James Fraser
Chief Financial Officer
  • Total Plan Assets
    $124 million
  • Participants
  • Participation Rate
  • Average Deferral Rate
  • Default Deferral Rate
  • Default Investment
    Vanguard Target Retirement Fund Life
  • Automatic Enrollment
  • Automatic Escalation
  • Employer Contribution
    25% on 6% + 7.5% ESOP contribution

Short Elliott Hendrickson Inc. (SEH) is a multi-disciplined, single-source consulting services firm of engineers, architects, planners and scientists, whose goal is to improve mobility, design better places, engineer clean water and renew infrastructure.

The firm, which is 100% employee owned, also makes a priority of providing great benefits—including its 401(k) plan and employee stock ownership plan (ESOP). The ESOP in particular lets the firm engage its workers as owners, not just staff.

Saving for retirement was not always a company focus, says James Fraser, chief financial officer (CFO), from company headquarters in St. Paul, Minnesota. “Ten years ago, people weren’t talking about employee ownership; people weren’t talking about retirement.”

Today, 91% of employees participate in the retirement plan, deferring an average 8.9% of earnings. More telling, perhaps, participants at all stages of their careers are finally discussing the inevitability of retirement, Fraser says. “Now, people probably know their [retirement] score. ”

The change started seven years ago when the company began an educational campaign to promote the ESOP, a plan most of the participants barely understood. SEH developed a retirement calculator that could add up an employee’s assets in that plan as well as in the 401(k), allowing the individual to model various time frames before retirement.

Fraser says the company wanted to accomplish more than just investing its money in a plan; it wanted to change the employees’ mindset as to the control they had over their eventual retirement. Soon, participants began to recognize the weight they bore for the growth of their ESOP investment—a power they lacked with their 401(k) assets.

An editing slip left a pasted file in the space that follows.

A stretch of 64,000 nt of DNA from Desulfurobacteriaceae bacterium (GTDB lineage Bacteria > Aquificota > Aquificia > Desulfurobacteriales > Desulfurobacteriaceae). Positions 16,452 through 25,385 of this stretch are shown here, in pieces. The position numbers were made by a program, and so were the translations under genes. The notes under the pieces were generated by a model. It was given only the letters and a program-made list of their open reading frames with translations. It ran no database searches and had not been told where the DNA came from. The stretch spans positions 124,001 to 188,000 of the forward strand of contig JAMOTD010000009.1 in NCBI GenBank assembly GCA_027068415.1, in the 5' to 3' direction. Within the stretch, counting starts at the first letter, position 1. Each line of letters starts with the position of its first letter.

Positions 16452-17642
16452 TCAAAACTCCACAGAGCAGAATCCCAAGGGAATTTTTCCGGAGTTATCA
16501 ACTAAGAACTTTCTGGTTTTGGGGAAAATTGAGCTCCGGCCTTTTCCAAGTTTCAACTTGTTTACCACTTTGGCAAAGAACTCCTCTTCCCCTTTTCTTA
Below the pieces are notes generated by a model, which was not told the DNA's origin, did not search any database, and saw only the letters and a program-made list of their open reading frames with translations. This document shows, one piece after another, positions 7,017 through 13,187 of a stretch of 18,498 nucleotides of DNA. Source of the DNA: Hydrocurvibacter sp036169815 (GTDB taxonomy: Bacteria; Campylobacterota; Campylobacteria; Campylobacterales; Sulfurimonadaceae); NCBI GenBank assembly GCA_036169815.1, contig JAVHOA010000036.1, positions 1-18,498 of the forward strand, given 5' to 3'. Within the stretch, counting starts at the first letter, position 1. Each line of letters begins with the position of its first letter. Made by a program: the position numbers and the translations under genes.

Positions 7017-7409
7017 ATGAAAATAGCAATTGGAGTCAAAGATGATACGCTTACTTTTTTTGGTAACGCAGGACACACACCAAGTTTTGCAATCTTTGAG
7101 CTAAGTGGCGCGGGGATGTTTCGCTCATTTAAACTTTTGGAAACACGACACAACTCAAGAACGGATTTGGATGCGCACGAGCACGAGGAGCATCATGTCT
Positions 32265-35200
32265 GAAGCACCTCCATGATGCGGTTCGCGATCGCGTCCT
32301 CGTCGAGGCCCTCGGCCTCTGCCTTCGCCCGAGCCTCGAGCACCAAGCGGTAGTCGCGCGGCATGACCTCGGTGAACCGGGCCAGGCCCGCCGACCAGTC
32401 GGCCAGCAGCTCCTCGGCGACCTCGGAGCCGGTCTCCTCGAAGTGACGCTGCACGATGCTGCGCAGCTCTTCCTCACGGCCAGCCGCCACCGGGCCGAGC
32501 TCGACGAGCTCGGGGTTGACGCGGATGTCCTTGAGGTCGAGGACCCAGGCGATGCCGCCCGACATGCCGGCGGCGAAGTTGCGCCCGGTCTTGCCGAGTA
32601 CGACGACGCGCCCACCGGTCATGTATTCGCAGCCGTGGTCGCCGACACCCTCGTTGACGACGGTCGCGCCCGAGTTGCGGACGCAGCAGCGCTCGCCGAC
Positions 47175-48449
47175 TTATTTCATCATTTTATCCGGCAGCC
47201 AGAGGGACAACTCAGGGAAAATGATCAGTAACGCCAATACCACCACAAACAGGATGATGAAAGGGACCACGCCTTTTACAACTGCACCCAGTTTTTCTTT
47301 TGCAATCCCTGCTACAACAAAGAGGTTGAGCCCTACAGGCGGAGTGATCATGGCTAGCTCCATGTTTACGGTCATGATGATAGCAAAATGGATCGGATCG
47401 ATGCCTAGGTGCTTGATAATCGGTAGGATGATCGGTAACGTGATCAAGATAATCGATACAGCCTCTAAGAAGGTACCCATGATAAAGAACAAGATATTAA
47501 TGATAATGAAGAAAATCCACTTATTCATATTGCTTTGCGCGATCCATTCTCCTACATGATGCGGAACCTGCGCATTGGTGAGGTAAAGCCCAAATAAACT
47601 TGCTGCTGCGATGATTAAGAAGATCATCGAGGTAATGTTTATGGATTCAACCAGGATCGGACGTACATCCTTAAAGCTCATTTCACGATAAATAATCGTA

“The advantage of contributions that go into the ESOP is they are something participants can influence,” Fraser says. “It’s hard to influence a Vanguard Fund in your 401(k), but it’s easier for employees to influence the stock price of SEH. They feel a little more connected with our ESOP.”

It was in 2012, during a benchmark review, that SEH decided to add a fiduciary adviser to its plan. It chose intellicents, the review’s conductor, to supply it with investment advisory services. Even though the plan was relying heavily on technology to engage workers, who typically had technological backgrounds, 72% already were saving enough to replace 75% of their pre-retirement income, intellicents found during mid-year reviews in 2013 and 2014.

78% on Track to Replace 90%-plus of Income

Today, says Kevin Dulitz, vice president of employee benefits at intellicents and financial adviser to the plan, 78% of SEH employees are on track to replace over 90% of their pre-retirement income. While the ESOP is a help—“We estimated, looking at employees of 25 years or more, that they will definitely satisfy over 20% in the ESOP,” Dulitz notes—the bulk of workers’ savings, 50%, is in their 401(k) account, plus 25% in Social Security. 

Ninety-two percent of workers defer 6%—the automatic enrollment rate—or more of their income to retirement savings; 37% of that group save 6% and the rest, between 7% and 15%, says Dulitz. Only 8% of employees contribute 5% or less. The company matches 25% on up to 6%, plus it makes a 7.5% ESOP contribution, for a total of 9%.